Maya Angelou

I pump up the volume when I need a mood shift. I love music I can sing along with. The louder the better. If I am feeling loss or sadness, I need some time to be alone, but not too much. I need to know there is someone out there that loves me enough to hold me up when I feel like the earth is crumbling beneath my feet.


26 thoughts on “The Tranquility Toolbox – Tranquil Thursday #6”

  1. Beautiful and sad, Maggie.
    The world according to Maya Angelou is worth striving for. I remember when I was on follow spot on her. I was mesmerized by her words, by her gentle way of speaking.

    Liked by 1 person

    1. I found your comment in my spam folder, Don. No idea why it was there. Maya Angelou did have a peaceful presence although I was never able to see her in person.

      Liked by 1 person

  2. Here are my answers, Maggie.

    1) In the same few days in March 2012, my mum died, I had my 60th birthday, I retired from work, and moved from London to Norfolk. I am not sure if I coped with that at all. I know I lost some weight, but I just had to deal with it.
    2) Walking with Ollie on our regular dog-walk in the countryside.
    3) I prefer to be left alone.
    4) I honestly don’t have one.
    5) I embrace solitude, and like the peace.

    Best wishes, Pete.

    Liked by 1 person

    1. That is a lot to deal with at one time, Pete. I have had similar clusters of stress and I do look back and wonder how I made it through. Ollie is such a friend and companion. Animals are a great stress reliever and so easy to love.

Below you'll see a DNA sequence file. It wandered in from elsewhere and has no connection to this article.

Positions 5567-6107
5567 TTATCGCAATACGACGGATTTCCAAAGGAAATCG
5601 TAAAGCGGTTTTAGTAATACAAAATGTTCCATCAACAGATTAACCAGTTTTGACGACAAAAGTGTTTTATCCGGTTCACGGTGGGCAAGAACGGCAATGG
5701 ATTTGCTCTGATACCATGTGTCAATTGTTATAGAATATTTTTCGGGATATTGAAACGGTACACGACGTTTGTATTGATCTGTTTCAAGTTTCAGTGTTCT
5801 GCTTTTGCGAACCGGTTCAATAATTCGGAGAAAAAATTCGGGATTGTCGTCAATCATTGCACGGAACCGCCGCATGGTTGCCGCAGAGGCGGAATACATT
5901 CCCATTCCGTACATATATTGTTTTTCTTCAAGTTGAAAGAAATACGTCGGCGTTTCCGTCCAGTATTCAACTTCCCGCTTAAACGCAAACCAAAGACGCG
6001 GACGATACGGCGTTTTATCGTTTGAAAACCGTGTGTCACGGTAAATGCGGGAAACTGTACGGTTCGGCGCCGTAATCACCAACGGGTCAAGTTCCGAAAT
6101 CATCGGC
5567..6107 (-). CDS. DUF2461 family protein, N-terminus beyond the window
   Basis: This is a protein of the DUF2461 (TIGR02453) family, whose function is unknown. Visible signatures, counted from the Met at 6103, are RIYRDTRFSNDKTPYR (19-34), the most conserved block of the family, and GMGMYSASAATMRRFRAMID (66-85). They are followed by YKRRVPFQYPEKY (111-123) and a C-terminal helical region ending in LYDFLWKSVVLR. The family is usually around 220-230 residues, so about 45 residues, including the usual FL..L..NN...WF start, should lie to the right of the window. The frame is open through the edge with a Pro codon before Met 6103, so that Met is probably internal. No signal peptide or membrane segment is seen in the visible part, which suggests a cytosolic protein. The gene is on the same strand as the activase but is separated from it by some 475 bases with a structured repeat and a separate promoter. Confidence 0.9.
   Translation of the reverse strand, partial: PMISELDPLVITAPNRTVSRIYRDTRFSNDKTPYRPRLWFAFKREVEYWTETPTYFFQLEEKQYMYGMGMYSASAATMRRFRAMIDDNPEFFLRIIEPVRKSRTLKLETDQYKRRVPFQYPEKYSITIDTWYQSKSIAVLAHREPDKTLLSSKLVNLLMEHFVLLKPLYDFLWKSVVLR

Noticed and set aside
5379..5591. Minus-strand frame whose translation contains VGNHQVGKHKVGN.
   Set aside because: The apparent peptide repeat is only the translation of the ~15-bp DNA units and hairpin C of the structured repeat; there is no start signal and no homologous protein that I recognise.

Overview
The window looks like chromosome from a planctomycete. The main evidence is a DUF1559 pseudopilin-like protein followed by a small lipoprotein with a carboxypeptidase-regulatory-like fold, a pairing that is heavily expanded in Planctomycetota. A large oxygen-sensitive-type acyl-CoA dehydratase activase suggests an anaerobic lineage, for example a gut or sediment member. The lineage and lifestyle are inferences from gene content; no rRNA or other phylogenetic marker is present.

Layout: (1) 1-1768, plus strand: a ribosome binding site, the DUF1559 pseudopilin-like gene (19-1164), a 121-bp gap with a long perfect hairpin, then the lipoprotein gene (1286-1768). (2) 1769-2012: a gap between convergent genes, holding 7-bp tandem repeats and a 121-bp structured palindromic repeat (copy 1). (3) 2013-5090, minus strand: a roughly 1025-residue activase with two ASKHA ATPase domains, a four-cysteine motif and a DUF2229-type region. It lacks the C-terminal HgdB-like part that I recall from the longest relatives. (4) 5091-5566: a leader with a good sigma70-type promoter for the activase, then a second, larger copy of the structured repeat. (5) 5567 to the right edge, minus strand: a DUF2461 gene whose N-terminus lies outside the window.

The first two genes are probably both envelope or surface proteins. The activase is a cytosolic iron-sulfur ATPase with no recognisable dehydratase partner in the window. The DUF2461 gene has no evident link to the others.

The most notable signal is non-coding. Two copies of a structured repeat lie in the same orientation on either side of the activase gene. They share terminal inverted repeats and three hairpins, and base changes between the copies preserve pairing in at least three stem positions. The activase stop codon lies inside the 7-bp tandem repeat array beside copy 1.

Liked by 1 person

  3. I have had several stressful times in my life. Too many to list here. The way I managed the stress was to remember the poem by James Corbett, the fighter, “Fight one more round. When your feet are so tired that you have to shuffle back to the center of the ring, fight one more round. When your arms are so tired that you can hardly lift your hands to come on guard, fight one more round. When your nose is bleeding, and your eyes are black, and you are so tired you wish your opponent would crack you one on the jaw and put you to sleep, fight one more round – remembering that the man who always fights one more round is never whipped.”

    The one place in the world where all my troubles disappear – even if only for a moment is when I’m writing.

    It is a strange thing, but my spirits are very seldom down. When they are, I would rather work out of the situation myself.

    The song that inspires me the most is Oh Happy Day by Edwin Hawkin Singers.

    I am very much a solitude seeker when it comes to putting my mind in a quiet place.

    Great questions and answers, Maggie.

    Liked by 1 person

    1. John, thank you for your thoughtful responses. I think I have heard lines of the Corbett piece, but perhaps not in its entirety. I, too, find writing cathartic. It is a great escape and allows me to go places I never imagined.

      “Oh Happy Day” is one of the great uplifting songs and the Edwin Hawkin Singers make it even better.

      Liked by 1 person

  4. You can’t go wrong with Maya Angelou! She speaks so much sense.
    I love music and words and both have helped me on occasion.
    I think you have perfect ways of coping.
    I enjoyed your post . 💜💜💜💜

    Liked by 1 person

I appreciate those who read and I enjoy your thoughtful comments.